Italy’s blood alcohol limit is 0.5 gr/l, or 0.05%, lower than many states in the U.S. If you are found above that, the penalties are severe. You can be fined € 527 to € 6,000, banned for driving, prosecuted, and imprisoned up to one year. Police routinely perform random security and sobriety checks. And not always at night. My husband Matt was driving from a wine tasting on a weekend afternoon when a police officer stepped into the road holding a stop sign. He approached our car and asked to see his license. Matt handed it to him, along with his International Driving Permit, which I think was the first one the police officer had ever seen by the curiosity with which he regarded it. The officer shook his head at his boss sitting in the car and waved us on. Thankfully, Matt had not been drinking, but don’t assume you won’t get stopped in broad daylight.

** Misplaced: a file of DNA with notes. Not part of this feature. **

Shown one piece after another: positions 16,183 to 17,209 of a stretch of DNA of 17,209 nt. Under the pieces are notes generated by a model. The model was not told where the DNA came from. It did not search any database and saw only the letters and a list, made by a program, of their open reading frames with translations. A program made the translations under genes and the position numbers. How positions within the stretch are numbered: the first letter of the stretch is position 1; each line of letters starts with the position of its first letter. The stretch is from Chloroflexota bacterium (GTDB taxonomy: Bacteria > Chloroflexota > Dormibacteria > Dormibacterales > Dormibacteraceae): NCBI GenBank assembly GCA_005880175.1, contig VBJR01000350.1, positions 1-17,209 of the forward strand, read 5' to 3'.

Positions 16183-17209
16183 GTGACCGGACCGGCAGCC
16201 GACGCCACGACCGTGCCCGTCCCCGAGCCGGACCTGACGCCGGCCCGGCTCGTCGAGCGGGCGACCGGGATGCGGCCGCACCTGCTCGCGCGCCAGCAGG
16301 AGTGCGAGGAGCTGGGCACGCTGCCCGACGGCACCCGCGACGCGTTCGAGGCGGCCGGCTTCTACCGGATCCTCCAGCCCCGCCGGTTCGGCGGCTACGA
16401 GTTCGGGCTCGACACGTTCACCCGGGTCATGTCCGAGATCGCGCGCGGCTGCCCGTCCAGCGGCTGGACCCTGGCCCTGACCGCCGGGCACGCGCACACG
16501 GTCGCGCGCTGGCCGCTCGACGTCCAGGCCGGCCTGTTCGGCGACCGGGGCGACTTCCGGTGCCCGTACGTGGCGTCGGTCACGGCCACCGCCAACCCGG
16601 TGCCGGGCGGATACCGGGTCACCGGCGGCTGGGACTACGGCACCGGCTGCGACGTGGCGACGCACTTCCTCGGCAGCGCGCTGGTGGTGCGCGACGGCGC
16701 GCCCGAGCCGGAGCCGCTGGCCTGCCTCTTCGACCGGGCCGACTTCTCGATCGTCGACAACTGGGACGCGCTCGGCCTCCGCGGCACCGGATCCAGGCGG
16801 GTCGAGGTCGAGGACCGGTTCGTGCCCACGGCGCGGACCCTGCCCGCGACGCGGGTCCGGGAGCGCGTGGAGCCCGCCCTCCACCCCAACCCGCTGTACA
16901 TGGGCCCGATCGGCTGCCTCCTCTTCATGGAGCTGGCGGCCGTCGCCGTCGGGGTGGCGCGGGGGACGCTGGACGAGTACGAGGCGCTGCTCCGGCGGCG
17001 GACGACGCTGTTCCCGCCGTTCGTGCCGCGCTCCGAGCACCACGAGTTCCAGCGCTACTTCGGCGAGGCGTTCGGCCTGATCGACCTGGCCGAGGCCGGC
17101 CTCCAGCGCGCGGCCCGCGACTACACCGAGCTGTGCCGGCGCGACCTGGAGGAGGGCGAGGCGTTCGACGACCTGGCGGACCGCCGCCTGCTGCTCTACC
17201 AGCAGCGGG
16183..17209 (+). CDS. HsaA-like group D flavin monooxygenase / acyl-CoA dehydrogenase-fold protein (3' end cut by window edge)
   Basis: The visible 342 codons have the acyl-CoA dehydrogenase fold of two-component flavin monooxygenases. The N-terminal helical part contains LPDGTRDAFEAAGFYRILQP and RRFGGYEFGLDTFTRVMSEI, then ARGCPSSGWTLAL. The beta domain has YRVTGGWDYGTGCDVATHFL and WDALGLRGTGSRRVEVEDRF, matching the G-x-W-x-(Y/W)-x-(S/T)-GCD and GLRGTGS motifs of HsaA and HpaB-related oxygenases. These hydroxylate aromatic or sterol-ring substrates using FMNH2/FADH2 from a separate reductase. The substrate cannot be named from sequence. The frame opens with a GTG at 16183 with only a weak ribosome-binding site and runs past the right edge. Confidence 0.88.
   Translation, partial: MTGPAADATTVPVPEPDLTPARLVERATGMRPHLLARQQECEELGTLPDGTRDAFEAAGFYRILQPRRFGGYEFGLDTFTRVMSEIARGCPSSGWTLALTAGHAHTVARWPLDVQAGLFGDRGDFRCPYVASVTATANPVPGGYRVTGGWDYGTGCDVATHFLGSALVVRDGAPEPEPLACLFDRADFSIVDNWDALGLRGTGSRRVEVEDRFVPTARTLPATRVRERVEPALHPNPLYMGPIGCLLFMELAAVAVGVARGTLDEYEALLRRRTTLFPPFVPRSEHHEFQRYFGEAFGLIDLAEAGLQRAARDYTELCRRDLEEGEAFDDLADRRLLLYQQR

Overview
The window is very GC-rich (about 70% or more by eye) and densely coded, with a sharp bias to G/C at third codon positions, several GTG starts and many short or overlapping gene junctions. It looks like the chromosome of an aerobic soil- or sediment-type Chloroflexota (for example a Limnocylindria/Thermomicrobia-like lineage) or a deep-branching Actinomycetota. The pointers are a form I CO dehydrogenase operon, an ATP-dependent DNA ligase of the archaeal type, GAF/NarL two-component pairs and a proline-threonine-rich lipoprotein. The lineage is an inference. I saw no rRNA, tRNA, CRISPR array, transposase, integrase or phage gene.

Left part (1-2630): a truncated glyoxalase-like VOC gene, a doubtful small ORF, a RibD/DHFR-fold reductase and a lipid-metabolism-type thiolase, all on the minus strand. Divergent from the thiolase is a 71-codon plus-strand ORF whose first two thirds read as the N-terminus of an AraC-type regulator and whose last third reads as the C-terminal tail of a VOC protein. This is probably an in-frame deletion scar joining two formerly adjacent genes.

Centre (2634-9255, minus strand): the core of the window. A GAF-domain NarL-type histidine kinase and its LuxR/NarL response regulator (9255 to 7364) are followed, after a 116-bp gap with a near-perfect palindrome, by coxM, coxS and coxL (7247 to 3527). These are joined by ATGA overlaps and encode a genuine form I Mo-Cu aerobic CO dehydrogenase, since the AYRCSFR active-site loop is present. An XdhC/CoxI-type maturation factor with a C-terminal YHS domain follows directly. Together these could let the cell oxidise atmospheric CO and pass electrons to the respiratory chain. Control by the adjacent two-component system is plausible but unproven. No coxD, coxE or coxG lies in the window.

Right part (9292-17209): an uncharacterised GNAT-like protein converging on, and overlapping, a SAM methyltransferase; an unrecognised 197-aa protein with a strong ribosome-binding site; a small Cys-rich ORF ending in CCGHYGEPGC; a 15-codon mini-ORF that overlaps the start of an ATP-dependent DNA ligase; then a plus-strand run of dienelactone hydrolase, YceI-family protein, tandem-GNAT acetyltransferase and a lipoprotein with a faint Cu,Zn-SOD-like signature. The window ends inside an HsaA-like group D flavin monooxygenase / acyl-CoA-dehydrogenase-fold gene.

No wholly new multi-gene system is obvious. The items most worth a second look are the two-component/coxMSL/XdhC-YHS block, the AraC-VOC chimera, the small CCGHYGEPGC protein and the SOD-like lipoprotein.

Most autostrade have tolls. At the first stop, you’ll get your ticket (biglietto). Do not pick the Telepass lane. As you exit the autostrada, you’ll have to pay. Again, do NOT take the Telepass lane. Pick a lane that shows a credit card symbol to pay by credit card (American cards accepted), or the money symbol to pay in cash. Insert your ticket, the machine will tell you what you owe, and gives change. If an agent is available, the sign will display a hand giving change. You can estimate the tolls for your route on the Autostrada website.